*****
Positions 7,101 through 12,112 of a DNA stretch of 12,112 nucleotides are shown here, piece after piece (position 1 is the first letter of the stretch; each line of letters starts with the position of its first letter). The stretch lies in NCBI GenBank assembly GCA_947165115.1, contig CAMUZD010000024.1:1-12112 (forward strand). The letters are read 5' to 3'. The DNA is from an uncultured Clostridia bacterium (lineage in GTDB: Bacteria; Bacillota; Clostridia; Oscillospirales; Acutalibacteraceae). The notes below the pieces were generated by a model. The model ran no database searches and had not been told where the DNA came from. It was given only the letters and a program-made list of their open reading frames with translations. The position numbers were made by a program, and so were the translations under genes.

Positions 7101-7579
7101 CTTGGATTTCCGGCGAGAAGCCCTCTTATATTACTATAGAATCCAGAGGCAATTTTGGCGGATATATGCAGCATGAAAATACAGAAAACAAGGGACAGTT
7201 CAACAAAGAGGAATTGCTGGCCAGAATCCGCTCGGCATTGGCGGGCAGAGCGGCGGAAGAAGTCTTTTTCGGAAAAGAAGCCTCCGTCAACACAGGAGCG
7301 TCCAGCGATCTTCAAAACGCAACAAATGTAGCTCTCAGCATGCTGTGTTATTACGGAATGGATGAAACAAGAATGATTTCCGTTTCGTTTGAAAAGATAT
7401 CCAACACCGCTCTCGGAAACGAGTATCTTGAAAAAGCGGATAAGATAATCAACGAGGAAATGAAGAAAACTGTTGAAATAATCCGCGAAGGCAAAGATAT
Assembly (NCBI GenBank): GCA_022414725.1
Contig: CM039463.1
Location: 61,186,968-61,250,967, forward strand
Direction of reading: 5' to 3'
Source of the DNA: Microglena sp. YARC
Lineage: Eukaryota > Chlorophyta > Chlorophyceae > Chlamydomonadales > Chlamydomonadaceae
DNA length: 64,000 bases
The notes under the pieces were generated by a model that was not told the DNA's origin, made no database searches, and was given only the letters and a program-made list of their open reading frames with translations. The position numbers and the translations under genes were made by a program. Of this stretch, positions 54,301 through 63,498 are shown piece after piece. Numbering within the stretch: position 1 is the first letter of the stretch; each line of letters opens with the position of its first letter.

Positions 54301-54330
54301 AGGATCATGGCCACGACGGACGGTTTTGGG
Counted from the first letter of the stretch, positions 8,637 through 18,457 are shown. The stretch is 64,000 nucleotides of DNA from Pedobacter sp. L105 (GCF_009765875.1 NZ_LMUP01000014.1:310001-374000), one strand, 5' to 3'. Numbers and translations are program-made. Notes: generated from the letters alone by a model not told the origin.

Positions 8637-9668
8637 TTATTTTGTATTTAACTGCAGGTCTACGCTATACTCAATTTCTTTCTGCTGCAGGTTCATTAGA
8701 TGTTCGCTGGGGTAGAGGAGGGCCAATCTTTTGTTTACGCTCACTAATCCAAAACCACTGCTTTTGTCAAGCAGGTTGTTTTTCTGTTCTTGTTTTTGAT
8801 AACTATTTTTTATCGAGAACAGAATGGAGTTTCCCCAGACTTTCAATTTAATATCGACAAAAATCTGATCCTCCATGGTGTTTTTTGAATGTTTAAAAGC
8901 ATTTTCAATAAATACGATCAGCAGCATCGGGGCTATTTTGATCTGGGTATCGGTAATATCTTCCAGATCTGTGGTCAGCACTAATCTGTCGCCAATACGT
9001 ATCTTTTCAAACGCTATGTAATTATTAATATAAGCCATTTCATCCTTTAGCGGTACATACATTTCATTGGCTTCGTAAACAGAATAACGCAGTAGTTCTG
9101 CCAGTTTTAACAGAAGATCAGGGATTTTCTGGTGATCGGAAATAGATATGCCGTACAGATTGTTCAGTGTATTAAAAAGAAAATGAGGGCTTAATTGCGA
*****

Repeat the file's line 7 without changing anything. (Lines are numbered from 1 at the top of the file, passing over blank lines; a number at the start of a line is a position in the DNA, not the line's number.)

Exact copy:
Assembly (NCBI GenBank): GCA_022414725.1